Ovarian Torsion Treatment & Management

Updated: Jun 27, 2017
  • Author: Erik D Schraga, MD; Chief Editor: Eugene C Lin, MD  more...
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Approach Considerations

In a patient with a history and physical examination findings suggestive of ovarian torsion, gynecologic consultation and subsequent laparoscopy are critical, regardless of whether laboratory and radiologic studies yield normal results.

Approximately 1 in 1800 pregnancies is complicated by adnexal torsion, typically between the sixth and fourteenth weeks of gestation. This increased frequency in pregnant women is likely due to greater laxity of the tissues adjoining the ovaries and oviducts during pregnancy, as well as to enlargement of the ovary in early pregnancy secondary to the corpus luteum cyst.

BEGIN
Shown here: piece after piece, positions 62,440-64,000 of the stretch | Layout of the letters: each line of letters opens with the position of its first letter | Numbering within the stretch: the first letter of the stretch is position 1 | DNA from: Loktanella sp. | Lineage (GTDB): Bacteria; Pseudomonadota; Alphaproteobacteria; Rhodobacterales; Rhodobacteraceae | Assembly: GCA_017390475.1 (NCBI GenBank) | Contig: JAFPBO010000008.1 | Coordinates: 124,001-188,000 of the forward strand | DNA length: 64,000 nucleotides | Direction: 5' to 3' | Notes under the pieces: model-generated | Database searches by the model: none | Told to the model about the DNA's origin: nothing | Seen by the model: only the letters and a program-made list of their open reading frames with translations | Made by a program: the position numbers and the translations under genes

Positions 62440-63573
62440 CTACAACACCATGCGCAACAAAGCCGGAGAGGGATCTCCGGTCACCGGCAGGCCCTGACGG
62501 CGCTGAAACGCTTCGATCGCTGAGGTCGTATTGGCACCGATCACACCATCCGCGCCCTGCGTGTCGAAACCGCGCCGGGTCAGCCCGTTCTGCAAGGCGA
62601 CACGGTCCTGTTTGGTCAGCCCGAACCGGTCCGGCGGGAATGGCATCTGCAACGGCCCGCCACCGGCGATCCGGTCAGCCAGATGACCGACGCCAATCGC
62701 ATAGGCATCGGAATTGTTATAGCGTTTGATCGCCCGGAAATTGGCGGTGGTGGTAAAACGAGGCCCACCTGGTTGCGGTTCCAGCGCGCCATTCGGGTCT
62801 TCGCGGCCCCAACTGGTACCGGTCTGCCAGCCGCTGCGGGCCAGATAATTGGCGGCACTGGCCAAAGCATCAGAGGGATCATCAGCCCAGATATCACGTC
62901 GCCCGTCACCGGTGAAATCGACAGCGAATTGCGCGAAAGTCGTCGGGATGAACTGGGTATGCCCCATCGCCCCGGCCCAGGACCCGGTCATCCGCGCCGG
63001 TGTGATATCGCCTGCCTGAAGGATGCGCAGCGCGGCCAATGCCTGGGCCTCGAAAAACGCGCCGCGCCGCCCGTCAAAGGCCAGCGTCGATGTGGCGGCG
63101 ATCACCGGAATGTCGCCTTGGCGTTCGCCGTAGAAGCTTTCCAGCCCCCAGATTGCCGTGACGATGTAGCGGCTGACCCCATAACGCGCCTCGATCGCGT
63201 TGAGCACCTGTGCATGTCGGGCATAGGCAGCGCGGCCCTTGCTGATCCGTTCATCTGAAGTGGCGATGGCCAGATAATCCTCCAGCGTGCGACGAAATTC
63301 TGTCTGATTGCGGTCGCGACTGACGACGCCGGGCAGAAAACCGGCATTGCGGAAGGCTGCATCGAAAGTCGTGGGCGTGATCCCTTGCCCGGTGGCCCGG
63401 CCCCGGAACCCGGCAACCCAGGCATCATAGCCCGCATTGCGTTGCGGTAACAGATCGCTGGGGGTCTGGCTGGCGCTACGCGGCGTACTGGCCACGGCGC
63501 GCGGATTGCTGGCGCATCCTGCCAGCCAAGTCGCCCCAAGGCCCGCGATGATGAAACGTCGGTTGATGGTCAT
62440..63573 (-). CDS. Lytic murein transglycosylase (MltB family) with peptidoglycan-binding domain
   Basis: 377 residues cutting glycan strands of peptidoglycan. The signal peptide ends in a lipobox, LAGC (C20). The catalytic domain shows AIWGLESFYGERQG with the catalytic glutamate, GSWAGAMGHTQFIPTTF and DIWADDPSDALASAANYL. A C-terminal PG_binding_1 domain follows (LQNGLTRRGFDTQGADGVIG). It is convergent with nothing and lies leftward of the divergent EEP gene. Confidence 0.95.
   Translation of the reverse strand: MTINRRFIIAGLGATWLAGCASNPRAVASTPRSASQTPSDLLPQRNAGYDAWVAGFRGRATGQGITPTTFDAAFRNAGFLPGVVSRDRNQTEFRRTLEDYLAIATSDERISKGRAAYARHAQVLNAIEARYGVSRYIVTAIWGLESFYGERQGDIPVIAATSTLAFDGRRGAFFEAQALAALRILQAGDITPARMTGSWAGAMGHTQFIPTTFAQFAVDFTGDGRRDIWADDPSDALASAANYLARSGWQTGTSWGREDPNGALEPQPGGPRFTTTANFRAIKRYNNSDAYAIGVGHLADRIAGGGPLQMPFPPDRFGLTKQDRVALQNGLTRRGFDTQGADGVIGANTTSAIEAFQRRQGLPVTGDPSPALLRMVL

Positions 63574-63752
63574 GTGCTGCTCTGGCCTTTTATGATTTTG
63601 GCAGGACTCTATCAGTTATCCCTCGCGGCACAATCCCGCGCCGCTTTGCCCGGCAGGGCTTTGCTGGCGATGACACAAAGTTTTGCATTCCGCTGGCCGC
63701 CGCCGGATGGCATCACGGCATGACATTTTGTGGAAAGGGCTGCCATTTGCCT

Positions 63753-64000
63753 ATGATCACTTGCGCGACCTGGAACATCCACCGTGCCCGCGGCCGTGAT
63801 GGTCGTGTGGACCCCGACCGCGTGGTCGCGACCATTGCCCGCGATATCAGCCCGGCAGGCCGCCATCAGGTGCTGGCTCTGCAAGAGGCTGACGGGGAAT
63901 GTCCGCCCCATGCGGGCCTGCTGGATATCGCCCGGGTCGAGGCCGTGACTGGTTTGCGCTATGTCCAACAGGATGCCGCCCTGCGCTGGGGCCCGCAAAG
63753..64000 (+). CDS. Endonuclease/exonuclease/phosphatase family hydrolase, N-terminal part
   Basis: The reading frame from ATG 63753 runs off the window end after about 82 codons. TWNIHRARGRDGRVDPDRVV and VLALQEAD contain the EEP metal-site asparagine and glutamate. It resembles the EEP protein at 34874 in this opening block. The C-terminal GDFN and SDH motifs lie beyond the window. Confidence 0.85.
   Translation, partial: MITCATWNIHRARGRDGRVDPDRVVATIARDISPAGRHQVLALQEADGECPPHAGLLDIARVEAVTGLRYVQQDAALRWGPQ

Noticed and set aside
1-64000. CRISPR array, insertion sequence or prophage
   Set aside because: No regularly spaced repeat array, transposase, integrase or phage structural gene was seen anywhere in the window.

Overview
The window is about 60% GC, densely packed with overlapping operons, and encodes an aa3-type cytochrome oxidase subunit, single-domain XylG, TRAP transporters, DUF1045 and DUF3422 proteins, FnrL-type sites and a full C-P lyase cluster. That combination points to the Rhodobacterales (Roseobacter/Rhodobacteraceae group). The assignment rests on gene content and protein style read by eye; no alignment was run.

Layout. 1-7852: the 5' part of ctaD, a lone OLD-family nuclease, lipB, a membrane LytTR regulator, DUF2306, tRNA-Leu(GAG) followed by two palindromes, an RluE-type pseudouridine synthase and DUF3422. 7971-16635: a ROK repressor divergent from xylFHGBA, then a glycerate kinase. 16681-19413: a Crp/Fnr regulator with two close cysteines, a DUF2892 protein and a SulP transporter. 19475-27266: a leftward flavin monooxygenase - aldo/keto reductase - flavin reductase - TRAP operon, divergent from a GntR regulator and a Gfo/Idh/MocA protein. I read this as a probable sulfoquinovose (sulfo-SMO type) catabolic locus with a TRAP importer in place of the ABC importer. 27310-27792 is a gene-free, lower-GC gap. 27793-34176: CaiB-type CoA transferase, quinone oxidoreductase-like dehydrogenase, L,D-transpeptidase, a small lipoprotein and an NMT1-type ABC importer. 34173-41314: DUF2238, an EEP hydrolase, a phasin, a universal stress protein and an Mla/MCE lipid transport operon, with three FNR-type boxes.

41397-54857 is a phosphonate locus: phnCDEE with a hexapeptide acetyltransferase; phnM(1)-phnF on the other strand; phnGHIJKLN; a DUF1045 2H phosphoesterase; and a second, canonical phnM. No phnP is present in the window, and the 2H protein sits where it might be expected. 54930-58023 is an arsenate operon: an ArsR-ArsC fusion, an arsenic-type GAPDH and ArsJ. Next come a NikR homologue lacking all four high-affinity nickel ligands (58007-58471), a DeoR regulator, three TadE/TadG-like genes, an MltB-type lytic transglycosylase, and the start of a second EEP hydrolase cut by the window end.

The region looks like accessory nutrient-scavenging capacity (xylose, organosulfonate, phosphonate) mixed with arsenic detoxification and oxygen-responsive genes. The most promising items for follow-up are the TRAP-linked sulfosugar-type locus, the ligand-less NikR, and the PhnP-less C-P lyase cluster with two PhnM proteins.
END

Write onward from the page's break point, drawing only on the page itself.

Detorsion of the adnexa during pregnancy has not been found to compromise fetal well-being. However, if the corpus luteum cyst is removed during salpingo-oophorectomy, supplemental progesterone is indicated.

Outpatient care has no role in the treatment of ovarian torsion. Patients with either a suspected or confirmed diagnosis of ovarian torsion should be admitted and either operated on or observed by a gynecologist. Laparoscopy can be used for both confirmation of the diagnosis and treatment.